See the largest Carnival collection of original float and costume designs from the "Golden Age."
One unique collection of historic designs from early Mardi Gras krewes showcases beautiful works of art from Carnival’s “Golden Age.” The Louisiana Research Collection at Tulane University features more than 5,500 original float and costume designs — the world’s largest pre-WWII collection.
The archive at the Louisiana Research Collection represents more than two hundred krewes and spans the founding of Carnival in New Orleans to the present. Most of the designs are from Carnival’s “Golden Age,” the 1870s through the 1940s, with about three hundred designs from 1950 to 1970.
Leon Miller, head of the Louisiana Research Collection, gave us a peek at the archive which shows just how the creativity of Carnival has spanned generations.
“The materials in the Carnival collection are stunningly beautiful — the highest forms of printing, the highest forms of watercolor, incredible imagination,” Miller said.
A majority of the designs are from the krewes of Comus and Proteus. Rex and Momus are also represented in the collection. The archive features artwork from many of Carnival’s most noted designers, including Jennie Wilde, Bror Anders Wikstrom, and Charles Briton.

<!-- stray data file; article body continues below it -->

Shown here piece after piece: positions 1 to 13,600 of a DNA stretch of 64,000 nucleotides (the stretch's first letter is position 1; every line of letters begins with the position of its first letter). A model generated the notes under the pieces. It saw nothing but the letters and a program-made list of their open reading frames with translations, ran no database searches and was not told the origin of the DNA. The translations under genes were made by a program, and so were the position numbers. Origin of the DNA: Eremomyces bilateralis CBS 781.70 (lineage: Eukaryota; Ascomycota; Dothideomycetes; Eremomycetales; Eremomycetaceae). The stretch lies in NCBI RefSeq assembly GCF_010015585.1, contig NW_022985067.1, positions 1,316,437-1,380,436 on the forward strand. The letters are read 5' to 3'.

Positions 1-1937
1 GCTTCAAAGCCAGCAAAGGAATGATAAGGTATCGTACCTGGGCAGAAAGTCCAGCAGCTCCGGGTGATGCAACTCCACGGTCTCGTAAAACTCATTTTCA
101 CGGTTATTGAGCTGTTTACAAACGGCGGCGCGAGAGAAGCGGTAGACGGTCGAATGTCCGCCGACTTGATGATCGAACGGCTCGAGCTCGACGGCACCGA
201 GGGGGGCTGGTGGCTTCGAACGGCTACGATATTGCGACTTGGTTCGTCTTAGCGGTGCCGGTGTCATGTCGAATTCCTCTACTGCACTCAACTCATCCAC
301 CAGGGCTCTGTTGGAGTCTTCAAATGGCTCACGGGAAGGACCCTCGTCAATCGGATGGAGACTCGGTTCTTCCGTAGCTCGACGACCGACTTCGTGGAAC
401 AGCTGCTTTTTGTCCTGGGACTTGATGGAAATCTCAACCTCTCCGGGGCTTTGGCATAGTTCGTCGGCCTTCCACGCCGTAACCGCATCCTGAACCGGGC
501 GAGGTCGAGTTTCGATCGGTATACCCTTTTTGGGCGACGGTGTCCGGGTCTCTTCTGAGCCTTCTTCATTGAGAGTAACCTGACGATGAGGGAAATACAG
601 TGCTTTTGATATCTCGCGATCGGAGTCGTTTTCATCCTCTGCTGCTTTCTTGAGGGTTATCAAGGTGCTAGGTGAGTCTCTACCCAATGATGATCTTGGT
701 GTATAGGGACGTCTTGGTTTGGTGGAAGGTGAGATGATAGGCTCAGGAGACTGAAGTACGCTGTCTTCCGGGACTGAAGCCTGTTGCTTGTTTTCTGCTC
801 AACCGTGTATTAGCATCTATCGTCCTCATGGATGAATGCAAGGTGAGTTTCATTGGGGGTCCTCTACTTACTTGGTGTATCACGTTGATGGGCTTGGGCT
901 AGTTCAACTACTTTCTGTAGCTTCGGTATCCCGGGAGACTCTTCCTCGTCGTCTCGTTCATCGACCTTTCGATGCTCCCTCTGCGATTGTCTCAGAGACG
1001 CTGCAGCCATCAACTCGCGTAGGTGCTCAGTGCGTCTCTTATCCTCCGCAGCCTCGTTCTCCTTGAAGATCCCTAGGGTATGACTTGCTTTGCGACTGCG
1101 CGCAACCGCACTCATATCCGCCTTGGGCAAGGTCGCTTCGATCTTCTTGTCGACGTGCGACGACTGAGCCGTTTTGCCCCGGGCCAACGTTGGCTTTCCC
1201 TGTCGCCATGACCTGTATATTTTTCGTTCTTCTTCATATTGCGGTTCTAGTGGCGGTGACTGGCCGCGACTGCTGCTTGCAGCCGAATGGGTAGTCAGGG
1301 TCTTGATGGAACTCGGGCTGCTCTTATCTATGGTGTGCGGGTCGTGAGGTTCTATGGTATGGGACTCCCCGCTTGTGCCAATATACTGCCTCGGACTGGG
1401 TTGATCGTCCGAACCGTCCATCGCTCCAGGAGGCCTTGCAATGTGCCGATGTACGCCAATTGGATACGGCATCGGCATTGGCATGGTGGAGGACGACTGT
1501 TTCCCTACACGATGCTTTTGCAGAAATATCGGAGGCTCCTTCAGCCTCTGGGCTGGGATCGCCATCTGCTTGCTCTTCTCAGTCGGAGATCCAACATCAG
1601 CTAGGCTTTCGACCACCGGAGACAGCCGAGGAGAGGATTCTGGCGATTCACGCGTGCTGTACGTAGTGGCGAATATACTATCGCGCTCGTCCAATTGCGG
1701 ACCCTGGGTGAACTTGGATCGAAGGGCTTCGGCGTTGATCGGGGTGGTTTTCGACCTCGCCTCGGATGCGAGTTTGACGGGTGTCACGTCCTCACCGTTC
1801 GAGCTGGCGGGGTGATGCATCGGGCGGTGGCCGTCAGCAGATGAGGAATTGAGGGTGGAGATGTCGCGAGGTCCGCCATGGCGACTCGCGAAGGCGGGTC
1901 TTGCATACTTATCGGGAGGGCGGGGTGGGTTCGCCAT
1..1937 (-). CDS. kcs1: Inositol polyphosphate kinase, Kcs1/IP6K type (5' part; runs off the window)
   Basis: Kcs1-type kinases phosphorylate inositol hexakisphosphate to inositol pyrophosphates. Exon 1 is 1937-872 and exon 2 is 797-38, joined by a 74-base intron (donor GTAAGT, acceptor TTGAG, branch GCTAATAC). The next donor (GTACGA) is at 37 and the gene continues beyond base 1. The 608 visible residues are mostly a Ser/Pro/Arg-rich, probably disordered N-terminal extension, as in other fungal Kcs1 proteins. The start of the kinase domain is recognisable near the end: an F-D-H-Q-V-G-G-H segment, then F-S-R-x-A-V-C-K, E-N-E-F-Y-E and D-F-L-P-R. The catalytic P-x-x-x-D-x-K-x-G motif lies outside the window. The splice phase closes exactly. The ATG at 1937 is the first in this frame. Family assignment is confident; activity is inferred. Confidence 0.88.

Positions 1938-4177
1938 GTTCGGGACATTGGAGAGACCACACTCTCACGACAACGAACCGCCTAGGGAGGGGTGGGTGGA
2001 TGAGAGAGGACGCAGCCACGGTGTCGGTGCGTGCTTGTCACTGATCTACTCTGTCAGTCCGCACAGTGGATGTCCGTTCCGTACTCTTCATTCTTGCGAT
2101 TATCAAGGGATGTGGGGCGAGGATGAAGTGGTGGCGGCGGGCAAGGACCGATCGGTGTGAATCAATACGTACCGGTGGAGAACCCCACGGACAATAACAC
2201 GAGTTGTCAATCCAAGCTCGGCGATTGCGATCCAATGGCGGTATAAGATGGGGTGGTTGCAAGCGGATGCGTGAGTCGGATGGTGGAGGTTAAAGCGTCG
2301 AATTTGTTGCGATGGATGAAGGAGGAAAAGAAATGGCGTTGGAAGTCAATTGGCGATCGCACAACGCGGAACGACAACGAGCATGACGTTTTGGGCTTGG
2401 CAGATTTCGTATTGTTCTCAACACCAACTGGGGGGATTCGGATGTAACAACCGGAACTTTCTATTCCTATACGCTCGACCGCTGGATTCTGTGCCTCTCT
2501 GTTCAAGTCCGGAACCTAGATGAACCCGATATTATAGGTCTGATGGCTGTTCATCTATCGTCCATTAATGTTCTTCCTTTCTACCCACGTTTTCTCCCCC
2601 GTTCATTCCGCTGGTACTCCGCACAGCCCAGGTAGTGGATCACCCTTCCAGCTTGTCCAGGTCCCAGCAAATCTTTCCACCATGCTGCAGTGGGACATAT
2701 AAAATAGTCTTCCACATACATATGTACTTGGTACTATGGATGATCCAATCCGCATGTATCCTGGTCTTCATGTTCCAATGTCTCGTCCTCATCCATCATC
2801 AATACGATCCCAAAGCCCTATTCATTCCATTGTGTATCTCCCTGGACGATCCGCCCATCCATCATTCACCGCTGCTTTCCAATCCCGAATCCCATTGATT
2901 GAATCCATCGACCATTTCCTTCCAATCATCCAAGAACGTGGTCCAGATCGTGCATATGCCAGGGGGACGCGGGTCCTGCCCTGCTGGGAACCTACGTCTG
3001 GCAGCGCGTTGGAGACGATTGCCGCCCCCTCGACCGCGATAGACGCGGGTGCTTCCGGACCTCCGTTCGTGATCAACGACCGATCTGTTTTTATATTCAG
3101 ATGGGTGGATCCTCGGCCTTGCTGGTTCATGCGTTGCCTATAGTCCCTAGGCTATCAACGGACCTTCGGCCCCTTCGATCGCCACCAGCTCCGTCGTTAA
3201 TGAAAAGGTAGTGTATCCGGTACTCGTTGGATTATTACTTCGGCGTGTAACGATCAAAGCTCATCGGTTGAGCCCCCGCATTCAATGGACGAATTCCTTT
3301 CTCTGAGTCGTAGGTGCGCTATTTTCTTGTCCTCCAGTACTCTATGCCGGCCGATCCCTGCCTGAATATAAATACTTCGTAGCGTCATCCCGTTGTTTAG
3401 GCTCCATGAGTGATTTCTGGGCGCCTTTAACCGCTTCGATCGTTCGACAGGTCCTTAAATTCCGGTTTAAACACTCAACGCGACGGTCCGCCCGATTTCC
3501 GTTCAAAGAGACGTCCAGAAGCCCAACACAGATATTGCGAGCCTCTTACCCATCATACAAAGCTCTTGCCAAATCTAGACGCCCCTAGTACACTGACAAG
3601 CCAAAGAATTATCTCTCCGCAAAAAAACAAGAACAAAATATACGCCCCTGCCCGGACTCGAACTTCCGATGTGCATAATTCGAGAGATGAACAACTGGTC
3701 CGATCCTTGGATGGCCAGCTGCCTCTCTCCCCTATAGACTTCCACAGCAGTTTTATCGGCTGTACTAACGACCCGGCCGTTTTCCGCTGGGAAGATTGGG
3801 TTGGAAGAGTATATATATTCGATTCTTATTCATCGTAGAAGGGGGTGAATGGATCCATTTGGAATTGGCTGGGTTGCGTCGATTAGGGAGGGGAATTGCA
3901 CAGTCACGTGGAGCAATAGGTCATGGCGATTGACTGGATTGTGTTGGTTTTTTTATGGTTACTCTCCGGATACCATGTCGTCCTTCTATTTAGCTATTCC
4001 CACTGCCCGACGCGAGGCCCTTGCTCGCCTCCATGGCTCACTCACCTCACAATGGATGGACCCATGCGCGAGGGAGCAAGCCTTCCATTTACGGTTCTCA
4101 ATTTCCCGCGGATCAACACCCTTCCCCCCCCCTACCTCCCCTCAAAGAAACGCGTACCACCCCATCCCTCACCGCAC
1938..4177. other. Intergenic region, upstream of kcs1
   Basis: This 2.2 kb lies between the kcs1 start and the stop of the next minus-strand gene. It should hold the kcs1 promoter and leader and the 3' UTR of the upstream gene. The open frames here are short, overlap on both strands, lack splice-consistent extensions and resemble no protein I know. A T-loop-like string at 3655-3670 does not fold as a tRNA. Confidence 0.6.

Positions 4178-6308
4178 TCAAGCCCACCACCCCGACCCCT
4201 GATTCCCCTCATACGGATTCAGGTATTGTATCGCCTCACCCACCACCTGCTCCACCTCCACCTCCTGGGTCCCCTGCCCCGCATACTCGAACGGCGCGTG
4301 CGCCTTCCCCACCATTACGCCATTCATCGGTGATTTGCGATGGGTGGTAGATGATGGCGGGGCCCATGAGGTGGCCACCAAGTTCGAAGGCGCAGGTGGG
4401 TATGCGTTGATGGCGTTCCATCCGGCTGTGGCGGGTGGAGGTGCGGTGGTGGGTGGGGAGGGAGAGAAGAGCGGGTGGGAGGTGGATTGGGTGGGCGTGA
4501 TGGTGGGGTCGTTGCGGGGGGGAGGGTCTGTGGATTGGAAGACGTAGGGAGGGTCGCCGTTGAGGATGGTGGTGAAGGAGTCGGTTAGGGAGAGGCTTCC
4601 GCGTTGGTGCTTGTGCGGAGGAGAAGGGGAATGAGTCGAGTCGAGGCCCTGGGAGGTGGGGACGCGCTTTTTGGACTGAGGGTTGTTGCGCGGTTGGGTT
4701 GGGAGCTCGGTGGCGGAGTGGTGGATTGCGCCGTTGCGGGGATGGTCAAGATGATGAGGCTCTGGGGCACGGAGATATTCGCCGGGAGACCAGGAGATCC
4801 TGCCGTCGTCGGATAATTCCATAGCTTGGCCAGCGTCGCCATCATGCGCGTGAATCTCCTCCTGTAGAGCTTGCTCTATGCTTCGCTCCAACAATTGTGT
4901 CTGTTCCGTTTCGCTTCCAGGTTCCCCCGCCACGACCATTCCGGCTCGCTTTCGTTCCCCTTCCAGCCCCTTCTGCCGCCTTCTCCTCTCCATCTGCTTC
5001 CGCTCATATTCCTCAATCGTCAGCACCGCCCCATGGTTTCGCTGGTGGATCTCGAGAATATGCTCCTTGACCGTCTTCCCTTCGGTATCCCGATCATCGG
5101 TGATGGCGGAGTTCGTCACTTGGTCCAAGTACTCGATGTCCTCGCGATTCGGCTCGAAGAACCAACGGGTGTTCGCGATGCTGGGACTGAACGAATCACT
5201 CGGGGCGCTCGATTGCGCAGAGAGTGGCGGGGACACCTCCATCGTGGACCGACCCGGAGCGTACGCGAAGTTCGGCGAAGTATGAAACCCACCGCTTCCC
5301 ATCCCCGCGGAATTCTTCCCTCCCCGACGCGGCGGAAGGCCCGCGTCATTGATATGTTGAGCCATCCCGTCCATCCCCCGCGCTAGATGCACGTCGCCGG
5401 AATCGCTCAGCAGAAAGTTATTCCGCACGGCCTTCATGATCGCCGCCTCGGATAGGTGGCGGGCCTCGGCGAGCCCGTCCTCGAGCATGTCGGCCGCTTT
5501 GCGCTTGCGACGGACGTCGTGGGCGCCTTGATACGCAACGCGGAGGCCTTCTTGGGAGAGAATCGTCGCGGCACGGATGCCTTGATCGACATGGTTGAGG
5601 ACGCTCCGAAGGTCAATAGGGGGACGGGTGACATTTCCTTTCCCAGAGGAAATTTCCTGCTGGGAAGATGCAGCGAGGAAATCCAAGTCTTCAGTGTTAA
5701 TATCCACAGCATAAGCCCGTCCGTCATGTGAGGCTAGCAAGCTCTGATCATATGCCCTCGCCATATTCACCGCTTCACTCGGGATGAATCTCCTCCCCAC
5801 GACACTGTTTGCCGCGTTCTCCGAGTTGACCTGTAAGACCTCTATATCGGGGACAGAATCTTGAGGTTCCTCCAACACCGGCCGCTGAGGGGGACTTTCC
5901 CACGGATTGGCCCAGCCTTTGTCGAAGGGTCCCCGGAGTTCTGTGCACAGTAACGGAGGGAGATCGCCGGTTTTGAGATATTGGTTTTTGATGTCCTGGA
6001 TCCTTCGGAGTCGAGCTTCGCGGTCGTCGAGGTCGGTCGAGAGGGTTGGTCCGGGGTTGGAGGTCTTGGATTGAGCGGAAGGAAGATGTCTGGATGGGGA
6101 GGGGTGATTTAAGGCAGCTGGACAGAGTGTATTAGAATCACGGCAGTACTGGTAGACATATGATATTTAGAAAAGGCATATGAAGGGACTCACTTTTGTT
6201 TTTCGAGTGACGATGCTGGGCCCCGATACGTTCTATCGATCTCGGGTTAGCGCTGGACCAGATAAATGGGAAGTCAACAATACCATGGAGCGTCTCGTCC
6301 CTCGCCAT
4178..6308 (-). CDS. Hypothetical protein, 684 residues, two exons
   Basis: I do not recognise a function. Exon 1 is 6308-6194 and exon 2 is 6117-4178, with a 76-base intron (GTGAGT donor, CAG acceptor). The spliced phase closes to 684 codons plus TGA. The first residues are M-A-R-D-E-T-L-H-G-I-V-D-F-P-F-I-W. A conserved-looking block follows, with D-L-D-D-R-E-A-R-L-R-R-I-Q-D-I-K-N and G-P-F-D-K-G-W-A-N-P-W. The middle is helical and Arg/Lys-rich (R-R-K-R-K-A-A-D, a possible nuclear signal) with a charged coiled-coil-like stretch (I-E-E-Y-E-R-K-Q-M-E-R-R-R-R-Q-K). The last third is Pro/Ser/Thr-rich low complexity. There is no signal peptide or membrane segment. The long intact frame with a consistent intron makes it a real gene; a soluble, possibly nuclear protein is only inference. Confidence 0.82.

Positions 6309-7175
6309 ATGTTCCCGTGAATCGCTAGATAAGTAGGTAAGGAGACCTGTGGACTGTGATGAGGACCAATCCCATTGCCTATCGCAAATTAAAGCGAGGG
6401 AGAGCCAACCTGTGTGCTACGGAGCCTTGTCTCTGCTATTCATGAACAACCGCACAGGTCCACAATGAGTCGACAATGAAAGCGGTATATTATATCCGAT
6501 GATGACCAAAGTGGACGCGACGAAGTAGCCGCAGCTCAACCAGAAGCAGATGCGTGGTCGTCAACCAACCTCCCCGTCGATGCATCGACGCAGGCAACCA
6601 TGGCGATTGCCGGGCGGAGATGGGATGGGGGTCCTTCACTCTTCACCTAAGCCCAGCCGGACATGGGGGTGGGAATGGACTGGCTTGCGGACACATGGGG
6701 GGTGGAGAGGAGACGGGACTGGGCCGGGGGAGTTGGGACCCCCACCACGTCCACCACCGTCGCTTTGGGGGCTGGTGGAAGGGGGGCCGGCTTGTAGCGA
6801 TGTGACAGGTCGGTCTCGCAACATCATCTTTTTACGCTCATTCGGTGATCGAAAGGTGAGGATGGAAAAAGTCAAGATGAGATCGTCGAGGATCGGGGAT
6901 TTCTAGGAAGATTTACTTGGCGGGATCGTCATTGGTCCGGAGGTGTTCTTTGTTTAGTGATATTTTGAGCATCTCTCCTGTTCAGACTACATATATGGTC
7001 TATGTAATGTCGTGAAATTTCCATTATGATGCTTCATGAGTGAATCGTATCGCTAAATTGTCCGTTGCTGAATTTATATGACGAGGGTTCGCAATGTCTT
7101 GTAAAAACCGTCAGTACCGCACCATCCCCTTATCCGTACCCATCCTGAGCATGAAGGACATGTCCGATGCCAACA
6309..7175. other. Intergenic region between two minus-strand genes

The Carnival Collection is available for in-person viewing at the Schiro Reading Room located on Tulane University’s Uptown campus in Jones Hall, Room 202. The collection can also be viewed online through Tulane University’s Digital Library or via Facebook.
Miller says a significant group of their Carnival materials are currently on loan to the New Orleans Museum of Art for an exhibit. Guests can see “Bror Anders Wikstrom: Bringing Fantasy to Carnival” at NOMA until April 1. This is a very rare opportunity to see every float design from a single parade. The exhibit features a full set of twenty float plates from the Krewe of Proteus 1904 “The Alphabet” parade to the museum.
“I’ve been saying for years that a museum should display one complete year of float designs and all of the costume designs that go with them, and this is the first time a museum has, at least partially, taken me up on it,” Miller said.
For more information or to see the online collection, visit the website.
Photo courtesy: Louisiana Research Collection